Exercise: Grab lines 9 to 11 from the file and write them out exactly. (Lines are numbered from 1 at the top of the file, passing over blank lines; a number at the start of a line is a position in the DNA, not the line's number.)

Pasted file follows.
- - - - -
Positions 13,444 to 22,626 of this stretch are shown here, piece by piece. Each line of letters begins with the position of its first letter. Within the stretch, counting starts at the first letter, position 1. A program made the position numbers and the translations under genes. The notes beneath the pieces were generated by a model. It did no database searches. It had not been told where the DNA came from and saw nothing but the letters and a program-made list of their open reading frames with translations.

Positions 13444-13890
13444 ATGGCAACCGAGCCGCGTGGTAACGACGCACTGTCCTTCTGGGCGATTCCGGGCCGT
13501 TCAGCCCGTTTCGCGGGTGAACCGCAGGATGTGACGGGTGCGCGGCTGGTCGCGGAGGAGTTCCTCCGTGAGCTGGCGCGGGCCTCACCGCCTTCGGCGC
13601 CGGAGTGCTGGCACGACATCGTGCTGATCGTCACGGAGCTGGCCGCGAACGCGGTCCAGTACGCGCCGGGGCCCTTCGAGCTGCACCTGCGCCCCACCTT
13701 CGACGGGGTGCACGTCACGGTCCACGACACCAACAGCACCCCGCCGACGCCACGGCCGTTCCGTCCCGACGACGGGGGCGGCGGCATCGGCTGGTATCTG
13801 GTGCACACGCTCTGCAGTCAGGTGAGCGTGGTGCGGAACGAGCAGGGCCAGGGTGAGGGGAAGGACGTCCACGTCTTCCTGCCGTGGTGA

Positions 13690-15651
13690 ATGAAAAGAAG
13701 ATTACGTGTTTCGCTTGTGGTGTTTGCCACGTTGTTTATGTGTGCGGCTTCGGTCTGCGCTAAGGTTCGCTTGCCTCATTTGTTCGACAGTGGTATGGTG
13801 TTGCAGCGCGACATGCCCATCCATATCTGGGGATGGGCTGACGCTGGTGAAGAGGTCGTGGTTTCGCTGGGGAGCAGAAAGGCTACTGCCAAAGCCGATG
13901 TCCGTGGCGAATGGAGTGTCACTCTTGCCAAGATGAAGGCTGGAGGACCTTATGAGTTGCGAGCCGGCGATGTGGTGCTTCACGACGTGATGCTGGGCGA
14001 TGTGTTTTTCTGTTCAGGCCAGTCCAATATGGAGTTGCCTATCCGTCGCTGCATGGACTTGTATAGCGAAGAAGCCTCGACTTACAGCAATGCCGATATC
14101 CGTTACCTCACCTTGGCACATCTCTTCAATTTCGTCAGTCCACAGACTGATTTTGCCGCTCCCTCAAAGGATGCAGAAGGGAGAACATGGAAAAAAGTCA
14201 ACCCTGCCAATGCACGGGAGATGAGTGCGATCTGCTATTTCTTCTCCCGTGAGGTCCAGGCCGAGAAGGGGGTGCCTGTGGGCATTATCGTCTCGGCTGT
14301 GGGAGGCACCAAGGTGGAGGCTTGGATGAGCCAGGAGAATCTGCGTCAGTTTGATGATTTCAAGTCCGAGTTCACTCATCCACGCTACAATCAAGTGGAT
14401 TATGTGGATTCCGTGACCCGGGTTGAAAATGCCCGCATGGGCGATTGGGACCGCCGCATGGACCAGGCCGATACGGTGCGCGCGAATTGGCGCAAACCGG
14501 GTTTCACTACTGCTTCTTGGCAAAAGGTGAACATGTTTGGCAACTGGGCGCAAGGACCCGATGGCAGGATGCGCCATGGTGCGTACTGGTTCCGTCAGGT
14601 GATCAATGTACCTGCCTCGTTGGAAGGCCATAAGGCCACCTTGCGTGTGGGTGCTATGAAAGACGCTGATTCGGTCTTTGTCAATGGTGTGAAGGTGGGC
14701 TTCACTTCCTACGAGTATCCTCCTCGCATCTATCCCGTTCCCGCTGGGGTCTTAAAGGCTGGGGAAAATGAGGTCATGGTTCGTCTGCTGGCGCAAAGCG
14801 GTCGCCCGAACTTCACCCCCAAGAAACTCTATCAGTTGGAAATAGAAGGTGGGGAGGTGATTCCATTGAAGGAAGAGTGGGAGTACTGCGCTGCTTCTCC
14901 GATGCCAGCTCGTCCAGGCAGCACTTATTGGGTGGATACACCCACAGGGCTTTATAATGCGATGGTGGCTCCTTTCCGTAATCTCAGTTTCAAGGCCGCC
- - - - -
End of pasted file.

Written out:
13690 ATGAAAAGAAG
13701 ATTACGTGTTTCGCTTGTGGTGTTTGCCACGTTGTTTATGTGTGCGGCTTCGGTCTGCGCTAAGGTTCGCTTGCCTCATTTGTTCGACAGTGGTATGGTG
13801 TTGCAGCGCGACATGCCCATCCATATCTGGGGATGGGCTGACGCTGGTGAAGAGGTCGTGGTTTCGCTGGGGAGCAGAAAGGCTACTGCCAAAGCCGATG